How might we know if a text is fiction or nonfiction? We discussed and sorted the different Features of Fiction and Nonfiction Texts.

Then, we took a closer look at nonfiction texts to see if we can identify some of the terms related to nonfiction texts.  We identified these features in different texts. 

We have been sorting through the books in our classroom library, organizing the texts and deciding how we want to group them together.

We know that readers of nonfiction books do an extra-brainy, intense kind of thinking. Readers pay attention to details and think, “How can I put together what I am seeing, to grow ‘knowledge’ of this topic?”

As readers, we don’t just grab on to one detail that we notice. We look at all the different parts of the page, and the text, as we try to put what we are learning together in our minds.

Here is a page from ‘Knights in Shining Armor’ by Gail Gibbons

First, we took a quick glance at the diagram. It’s a castle! Does that deepen our knowledge?
Then, we took a closer, deeper look. We paid attention to details and put the parts of the text together in our mind. The water around the castle, the towers.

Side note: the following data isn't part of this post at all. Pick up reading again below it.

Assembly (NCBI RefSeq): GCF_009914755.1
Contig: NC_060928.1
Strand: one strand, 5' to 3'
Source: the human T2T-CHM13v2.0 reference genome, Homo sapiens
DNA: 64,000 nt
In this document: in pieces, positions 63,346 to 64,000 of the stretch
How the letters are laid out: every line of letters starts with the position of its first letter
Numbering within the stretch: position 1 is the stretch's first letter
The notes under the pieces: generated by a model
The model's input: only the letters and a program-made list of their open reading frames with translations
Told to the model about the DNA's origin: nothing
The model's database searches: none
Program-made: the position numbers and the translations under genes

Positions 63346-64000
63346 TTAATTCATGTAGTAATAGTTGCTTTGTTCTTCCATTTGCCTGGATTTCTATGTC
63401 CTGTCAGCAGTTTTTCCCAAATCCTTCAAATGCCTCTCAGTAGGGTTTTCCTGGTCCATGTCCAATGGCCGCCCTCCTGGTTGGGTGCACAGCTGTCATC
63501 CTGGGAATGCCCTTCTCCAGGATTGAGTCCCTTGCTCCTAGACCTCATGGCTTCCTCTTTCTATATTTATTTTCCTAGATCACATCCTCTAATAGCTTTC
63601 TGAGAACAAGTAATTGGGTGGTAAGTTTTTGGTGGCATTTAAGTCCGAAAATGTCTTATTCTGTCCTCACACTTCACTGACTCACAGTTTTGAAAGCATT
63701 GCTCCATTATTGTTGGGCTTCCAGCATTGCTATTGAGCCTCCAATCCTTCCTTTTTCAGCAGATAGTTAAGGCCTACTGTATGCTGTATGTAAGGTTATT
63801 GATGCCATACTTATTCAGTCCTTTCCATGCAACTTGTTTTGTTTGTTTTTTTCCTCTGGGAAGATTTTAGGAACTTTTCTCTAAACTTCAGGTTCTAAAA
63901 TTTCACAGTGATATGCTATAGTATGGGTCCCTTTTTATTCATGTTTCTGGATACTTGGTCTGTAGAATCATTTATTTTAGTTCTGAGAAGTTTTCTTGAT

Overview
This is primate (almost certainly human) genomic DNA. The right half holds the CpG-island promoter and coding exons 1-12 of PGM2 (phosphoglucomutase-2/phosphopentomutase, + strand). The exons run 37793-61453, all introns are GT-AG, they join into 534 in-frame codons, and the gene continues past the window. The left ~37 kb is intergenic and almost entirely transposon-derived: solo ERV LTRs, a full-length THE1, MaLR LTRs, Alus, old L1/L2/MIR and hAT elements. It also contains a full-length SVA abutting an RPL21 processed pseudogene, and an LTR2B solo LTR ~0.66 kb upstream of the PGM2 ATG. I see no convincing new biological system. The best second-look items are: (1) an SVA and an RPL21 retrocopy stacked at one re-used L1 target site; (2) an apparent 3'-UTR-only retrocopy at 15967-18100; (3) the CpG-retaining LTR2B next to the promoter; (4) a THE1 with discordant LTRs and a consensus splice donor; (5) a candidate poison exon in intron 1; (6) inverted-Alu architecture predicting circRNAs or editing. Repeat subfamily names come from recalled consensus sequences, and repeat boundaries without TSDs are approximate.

The big thing we are learning is that castles are built to protect people. Instead of glancing at the diagram we need to look closely at the details. Then, put what we know together to build a deeper understanding about castles.

Here are some ways to talk about our thinking:
Reading Strategy: Ask questions to engage with the text.
We can engage our minds by asking questions as we read.
When reading fiction, we might ask, “What comes next? Why did the character do that?”
When reading nonfiction, we might ask questions about the topic, “How do I know?”

When we ask and answer questions while we read, we know our minds are turned on to a book, this means we are coming to the text with curiosity. It can feel like we are having a conversation with ourselves as we question and inquire, wondering what will come next. We can read on to answer our questions.

The Main Idea and Supporting Details:
After reading a section or whole book, we can start by saying what the whole book is mostly about.
Then, we can ask ourselves, “How do we know?”.
We can go back to the text to find the facts that are most connected to the idea.

Readers pay attention to details and think, “How can I put together what I’m seeing to grow knowledge about this topic?

We read a book about worms to practice these strategies. Then, we decided what the main idea and supporting details were. We looked for key words in the text that provide details about the topic. As we discussed the text, we asked and answered questions that helped us develop a deeper understanding about the topic.

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